Given this apparent disregard for the perceived distance of the target, together with the evidence for closed-loop edge tracking discussed above, it seems unlikely that Papilio truly plan their trajectories in three-dimensional space. Rather, our results are more consistent with them simply adjusting the steepness of their descent in order to stabilise the position of the target on the retina. The tendency of flying insects to fixate and land upon visual edges is well documented (e.g. van Breugel and Dickinson, 2012; Maimon et al., 2008). However, most studies of this kind have been concerned with the problem of stabilising vertical contrasts in the yaw dimension (but see Lehrer and Srinivasan, 1993). Our study provides evidence that a similar targeting process occurs towards edges on ventrally positioned horizontal surfaces. Like male blowflies pursuing potential mates by holding their retinal position and size constant (Boeddeker et al., 2003) or human baseball players catching fly balls by moving to keep their retinal trajectory linear (McBeath et al., 1995), this may represent a computational short-cut to reduce a complex but underconstrained three-dimensional problem to a simpler one in two-dimensional visual space.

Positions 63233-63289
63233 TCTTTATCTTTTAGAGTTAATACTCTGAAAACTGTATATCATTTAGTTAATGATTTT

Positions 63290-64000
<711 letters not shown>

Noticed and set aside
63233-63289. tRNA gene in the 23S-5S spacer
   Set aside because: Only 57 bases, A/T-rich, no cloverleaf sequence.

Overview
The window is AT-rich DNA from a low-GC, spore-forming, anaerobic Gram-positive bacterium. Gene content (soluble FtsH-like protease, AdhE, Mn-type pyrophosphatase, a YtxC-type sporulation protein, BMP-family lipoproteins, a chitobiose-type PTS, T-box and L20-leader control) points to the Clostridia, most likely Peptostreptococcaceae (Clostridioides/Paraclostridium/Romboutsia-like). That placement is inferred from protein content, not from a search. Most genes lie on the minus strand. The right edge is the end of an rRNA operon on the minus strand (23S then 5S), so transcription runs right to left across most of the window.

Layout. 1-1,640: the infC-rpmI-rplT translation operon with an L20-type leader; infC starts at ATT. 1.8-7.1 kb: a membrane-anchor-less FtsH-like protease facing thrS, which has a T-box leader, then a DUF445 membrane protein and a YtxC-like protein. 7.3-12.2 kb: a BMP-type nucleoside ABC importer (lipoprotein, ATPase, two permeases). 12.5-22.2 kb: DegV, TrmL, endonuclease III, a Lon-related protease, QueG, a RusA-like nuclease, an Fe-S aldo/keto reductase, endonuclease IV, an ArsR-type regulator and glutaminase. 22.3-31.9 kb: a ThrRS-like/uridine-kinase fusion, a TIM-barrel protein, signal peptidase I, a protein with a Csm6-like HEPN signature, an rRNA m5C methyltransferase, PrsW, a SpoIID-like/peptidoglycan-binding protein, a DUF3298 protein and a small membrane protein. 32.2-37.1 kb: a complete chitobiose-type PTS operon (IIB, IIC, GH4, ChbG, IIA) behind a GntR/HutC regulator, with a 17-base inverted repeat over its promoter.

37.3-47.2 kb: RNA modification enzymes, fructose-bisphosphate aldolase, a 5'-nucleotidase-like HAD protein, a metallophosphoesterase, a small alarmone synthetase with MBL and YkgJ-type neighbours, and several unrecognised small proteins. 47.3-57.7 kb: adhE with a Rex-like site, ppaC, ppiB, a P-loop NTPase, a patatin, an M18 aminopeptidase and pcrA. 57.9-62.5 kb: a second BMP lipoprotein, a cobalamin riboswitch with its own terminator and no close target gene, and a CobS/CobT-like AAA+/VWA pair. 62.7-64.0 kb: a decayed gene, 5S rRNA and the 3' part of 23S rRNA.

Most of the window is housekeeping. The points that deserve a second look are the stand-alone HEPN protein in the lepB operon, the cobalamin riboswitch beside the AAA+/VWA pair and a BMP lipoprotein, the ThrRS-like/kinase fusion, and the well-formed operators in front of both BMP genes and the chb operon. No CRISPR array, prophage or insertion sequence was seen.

Expansion versus parallax cues
If we consider only the EO condition (where parallax is not manipulated), there is no significant relationship between the attractiveness of the target and its apparent depth. However, it would be hasty to conclude that object expansion is not used to estimate distance; we quantify attractiveness by measuring the time taken to initiate an approach, but by definition, little expansion can be observed by the animal until it starts approaching the target. Having said this, it is reasonable to suppose that in general, expansion is a less-reliable cue than parallax in terms of signal-to-noise ratio. This is because the magnitude of the optic flow generated by an object at a certain distance is proportional to the sine of the angle between the object and the direction of translation, and probably explains why peering locusts and mantids sweep their heads laterally rather than back and forth.
The importance of distance perception for foraging